The new year brings with it new hopes and new goals. For many people, this involves working on health and wellness goals. This year, make sure to include good habits that support eye health, as well as, overall wellness!
It’s easy to list weight loss or fitness goals among your New Year’s resolutions, but one often neglected aspect of health is
your vision. Let’s look at 7 different ways to include the health of your eyes in your New
- Choosing an eye care provider you can trust
- Scheduling a comprehensive eye exam
- Knowing your family medical history
- Quitting smoking
- Wearing UV-blocking sunglasses
- Eating for eye health
- Taking care of your contacts
This year, include your eyes as you prioritize your health and wellness. Doing so will help protect you from eye diseases and even vision loss.
1. Choose an Eye Care Provider You Can Trust
Baptist Eye Surgeons has been providing East Tennessee with a wide range of services since 1987. From medical to surgical care, we’re dedicated to offering the highest quality of care to all of our patients. Whether it’s a routine exam or diagnosing, treating, and managing an eye disease, we are committed to our tradition of excellence.
2. Schedule a Comprehensive Eye Exam
Comprehensive eye exams, also known as baseline eye exams, are one of the best things patients can do for their eye health as they get older. Start getting regular comprehensive eye exams at age 40, which is when vision loss begins to occur. Even if you don’t exhibit any risk factors or show signs of significant vision loss, it’s important to go ahead and schedule the appointment.
Our ophthalmologists will recommend followup appointments based on the results of the initial comprehensive eye exam. The frequency of future exams will be based on family health history and whether patients have medical conditions such as high blood pressure, diabetes, or other conditions. These checkups will help catch small problems before they have a chance to become much bigger issues.
3. Know Your Family Medical History
Genetics play a huge role in our overall health, and vision health is no exception. Having a family history of an eye disease doesn’t automatically mean that you will develop it. On the other hand, it does increase your risk. This makes it something you and your ophthalmologist should be aware of to get the most effective screenings and treatments possible.
Your family history can play a role in developing eye diseases such as:
Vision loss can occur gradually over time without patients even realizing it. What’s worse is that it can’t be restored once it’s been lost. By knowing your family medical history, you can help prevent avoidable vision loss long before it has a time to set in.
4. Quit Smoking
Smoking can wreak as much havoc on your vision as it can on your lungs. Think of it as just one more reason why you should quit smoking immediately or, better yet, never start in the first place.
Cigarette smoke contains around 4,000 different toxic chemicals. This includes chemicals that are probably familiar to most people, such as:
- Carbon monoxide
Tobacco smoke does significant damage to blood vessels in your eyes, retina, and limits the amount of oxygen that reaches your macula. The end result is that being a smoker can make you four times more likely to experience vision loss.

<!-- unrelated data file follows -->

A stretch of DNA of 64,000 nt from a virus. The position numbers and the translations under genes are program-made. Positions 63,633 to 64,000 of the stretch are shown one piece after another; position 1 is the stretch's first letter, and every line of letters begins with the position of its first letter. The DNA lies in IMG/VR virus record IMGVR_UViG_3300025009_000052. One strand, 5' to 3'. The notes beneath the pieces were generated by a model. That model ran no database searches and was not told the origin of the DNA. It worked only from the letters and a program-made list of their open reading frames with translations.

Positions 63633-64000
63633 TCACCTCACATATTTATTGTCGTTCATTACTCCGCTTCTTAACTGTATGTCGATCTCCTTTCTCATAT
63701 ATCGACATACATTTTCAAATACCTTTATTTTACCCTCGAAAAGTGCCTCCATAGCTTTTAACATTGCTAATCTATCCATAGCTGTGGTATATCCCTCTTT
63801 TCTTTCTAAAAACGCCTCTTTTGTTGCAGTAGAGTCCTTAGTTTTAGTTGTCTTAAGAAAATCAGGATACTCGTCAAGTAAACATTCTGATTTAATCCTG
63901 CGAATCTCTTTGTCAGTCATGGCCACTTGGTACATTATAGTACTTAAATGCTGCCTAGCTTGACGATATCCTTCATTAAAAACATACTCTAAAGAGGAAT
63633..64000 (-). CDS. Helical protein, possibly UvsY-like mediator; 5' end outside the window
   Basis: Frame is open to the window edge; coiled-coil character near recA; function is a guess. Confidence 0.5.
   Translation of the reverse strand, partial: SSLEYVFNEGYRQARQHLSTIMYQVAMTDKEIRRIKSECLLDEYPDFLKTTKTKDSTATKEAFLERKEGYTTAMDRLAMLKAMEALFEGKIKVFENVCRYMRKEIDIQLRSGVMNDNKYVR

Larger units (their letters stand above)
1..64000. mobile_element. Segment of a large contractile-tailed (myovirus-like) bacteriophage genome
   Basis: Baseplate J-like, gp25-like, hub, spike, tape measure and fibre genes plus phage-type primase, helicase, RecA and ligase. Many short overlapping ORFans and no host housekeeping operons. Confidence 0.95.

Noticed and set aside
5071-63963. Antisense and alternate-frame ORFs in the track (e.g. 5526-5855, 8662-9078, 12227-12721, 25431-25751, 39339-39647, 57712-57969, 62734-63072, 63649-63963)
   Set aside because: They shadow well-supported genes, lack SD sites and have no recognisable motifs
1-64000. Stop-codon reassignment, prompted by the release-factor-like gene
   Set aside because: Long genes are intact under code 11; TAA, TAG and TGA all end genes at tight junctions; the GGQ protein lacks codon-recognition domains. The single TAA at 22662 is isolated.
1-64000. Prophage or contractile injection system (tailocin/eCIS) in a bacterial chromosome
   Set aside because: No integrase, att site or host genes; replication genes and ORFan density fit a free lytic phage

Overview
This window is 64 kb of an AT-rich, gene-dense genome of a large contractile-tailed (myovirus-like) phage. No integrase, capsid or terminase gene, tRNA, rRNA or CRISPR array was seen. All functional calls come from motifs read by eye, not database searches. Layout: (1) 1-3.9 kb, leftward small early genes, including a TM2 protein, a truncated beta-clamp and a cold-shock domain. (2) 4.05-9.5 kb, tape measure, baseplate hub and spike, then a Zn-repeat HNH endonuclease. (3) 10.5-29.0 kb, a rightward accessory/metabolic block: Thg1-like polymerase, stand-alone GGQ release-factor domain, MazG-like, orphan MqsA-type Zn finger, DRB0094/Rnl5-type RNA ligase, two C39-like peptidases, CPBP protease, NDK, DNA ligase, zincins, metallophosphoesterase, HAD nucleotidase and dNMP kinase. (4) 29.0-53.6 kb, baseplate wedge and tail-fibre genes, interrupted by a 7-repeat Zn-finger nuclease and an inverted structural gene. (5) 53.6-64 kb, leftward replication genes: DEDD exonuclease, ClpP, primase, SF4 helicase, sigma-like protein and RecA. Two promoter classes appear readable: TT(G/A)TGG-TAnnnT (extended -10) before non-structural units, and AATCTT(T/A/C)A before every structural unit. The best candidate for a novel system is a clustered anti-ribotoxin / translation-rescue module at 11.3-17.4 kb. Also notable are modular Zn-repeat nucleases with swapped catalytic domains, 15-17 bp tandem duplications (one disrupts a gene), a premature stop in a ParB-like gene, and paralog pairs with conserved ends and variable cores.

5. Wear UV-Blocking Sunglasses
Many people associate sunglasses with spring and summer, but having a high-quality pair of sunglasses is essential for year-round vision health. UV radiation poses a threat all year long and must be protected against for long-term vision health.
The most important factor for sunglasses is UV absorption. While regular lenses naturally block some UV light, adding special chemical coatings on the lens blocks them even more. Look for a pair of sunglasses that block 99 to 100% of UVA and UVB rays. Sunglasses advertised as blocking up to “400nm” are also a great choice since they block 100% of UV rays as well.
6. Eat for Eye Health
What you eat plays a huge part in every aspect of your health, vision health included. While the effects of aging are inevitable, eating a healthy diet can help keep your eyes, and the rest of your body, healthy this year and for years to come.
When eating for eye health, opt for foods that are high in:
- Vitamin C
- Vitamin E
- Omega-2 fatty acids
These foods have been linked to lowering the risk of cataracts, dry eye, and macular degeneration. You can find these vitamins and nutrients as a supplement from your local drug store, but they’re at their most effective when absorbed from real fruits and veggies.
7. Take Care of Your Contacts
If you wear contacts, then you know the patience and care they can require. While it may be tempting to not follow your ophthalmologist’s instructions when it comes to caring for them properly, failing to do so can have serious consequences for your eye health.
Avoid bad contact care habits, including:
- Wearing contacts overnight
- Using water or saliva as contact solution
- Not replacing expired contact solution
- Wearing disposable contacts past their expiration date
Failure to break these habits can lead to serious eye health problems such as severe pain and ulcers on the cornea. In some cases, a combination of bad habits and lack of treatment can even result in vision loss.
This year, take care of your eyes as much as you take care of the rest of your body. Contact us today to schedule your comprehensive eye exam.